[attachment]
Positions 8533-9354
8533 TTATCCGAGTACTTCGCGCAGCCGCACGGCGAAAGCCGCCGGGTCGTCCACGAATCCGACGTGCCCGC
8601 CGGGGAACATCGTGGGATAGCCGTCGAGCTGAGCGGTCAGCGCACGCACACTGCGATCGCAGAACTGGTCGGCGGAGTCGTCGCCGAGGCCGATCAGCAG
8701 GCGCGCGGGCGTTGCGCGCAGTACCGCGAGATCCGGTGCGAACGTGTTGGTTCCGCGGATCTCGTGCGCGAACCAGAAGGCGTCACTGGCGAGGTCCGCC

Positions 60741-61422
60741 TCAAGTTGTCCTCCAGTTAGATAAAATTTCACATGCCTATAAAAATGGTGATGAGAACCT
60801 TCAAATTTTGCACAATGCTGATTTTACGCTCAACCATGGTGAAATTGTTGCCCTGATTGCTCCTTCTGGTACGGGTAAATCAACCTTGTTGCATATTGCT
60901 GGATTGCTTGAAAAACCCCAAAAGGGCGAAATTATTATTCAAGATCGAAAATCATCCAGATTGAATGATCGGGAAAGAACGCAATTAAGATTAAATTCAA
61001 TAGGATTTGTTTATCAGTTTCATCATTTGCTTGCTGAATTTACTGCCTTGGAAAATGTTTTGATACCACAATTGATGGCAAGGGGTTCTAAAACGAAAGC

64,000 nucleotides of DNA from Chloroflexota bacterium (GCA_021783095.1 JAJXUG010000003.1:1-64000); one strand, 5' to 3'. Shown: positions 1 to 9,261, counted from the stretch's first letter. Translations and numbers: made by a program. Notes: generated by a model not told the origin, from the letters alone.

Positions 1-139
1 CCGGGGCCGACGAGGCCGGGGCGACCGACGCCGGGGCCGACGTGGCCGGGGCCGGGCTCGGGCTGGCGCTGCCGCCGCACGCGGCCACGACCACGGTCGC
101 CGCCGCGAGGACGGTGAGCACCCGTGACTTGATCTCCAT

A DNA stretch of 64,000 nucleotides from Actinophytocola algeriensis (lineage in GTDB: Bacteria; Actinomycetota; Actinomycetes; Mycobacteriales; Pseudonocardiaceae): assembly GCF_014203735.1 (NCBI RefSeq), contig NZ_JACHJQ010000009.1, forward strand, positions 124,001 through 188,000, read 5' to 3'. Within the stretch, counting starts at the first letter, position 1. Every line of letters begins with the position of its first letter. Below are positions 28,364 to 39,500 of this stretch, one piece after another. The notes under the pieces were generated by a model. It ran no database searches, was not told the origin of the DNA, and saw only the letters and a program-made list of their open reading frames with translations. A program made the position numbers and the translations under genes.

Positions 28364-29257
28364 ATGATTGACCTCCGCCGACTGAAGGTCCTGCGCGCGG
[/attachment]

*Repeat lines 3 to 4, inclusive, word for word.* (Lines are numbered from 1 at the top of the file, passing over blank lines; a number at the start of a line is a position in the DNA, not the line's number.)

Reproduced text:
8601 CGGGGAACATCGTGGGATAGCCGTCGAGCTGAGCGGTCAGCGCACGCACACTGCGATCGCAGAACTGGTCGGCGGAGTCGTCGCCGAGGCCGATCAGCAG
8701 GCGCGCGGGCGTTGCGCGCAGTACCGCGAGATCCGGTGCGAACGTGTTGGTTCCGCGGATCTCGTGCGCGAACCAGAAGGCGTCACTGGCGAGGTCCGCC